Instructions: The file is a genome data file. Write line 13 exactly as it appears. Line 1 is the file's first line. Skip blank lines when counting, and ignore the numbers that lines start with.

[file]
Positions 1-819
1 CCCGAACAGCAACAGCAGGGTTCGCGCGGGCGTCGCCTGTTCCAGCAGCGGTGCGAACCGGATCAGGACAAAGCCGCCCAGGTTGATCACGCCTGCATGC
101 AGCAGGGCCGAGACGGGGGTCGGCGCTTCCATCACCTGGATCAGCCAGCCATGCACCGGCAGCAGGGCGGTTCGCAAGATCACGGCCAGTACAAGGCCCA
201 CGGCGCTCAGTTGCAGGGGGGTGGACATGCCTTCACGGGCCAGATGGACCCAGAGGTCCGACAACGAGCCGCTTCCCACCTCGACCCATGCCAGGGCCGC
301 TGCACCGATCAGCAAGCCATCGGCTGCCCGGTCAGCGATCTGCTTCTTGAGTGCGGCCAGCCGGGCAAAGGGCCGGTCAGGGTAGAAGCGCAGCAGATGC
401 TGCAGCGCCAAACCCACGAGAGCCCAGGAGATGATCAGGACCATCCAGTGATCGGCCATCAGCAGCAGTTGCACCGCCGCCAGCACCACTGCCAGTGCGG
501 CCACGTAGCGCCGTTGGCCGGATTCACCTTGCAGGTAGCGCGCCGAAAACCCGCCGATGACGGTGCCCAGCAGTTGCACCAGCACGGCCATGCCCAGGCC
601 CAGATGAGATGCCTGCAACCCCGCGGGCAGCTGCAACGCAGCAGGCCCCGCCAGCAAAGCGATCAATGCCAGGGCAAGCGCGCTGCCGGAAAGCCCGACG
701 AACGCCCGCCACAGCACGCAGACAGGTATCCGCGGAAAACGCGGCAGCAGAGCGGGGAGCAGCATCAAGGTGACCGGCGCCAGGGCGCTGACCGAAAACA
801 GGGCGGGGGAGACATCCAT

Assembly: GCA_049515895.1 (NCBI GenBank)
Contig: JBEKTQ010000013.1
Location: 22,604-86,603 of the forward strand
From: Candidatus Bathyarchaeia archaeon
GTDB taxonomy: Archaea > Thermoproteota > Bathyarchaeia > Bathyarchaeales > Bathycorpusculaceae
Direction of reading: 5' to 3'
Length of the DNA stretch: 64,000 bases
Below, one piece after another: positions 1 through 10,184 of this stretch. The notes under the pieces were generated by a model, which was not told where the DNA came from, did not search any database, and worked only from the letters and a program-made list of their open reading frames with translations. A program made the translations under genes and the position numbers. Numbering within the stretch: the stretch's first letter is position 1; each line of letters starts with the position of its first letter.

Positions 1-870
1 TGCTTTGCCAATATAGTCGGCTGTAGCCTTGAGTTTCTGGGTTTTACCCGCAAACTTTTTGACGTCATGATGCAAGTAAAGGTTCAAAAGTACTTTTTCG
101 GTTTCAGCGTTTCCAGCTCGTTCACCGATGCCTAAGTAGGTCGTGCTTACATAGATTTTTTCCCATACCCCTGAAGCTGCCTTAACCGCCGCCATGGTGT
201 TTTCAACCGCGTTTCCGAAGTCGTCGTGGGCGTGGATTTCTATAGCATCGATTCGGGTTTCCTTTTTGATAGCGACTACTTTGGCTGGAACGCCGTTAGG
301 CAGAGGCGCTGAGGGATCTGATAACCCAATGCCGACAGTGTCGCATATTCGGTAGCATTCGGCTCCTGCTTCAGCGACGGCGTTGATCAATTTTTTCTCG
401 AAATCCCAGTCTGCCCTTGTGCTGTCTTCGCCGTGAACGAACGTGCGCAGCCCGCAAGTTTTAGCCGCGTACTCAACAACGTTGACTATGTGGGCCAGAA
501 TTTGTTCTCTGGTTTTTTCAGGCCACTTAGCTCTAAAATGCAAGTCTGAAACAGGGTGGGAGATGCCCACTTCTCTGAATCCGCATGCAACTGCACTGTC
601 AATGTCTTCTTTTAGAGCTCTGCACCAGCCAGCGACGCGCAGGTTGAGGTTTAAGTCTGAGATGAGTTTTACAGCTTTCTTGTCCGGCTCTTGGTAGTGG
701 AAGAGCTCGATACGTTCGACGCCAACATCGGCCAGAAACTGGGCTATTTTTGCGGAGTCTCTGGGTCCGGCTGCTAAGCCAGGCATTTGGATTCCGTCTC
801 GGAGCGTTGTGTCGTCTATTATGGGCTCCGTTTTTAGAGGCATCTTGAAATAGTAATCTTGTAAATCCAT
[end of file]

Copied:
Location: 22,604-86,603 of the forward strand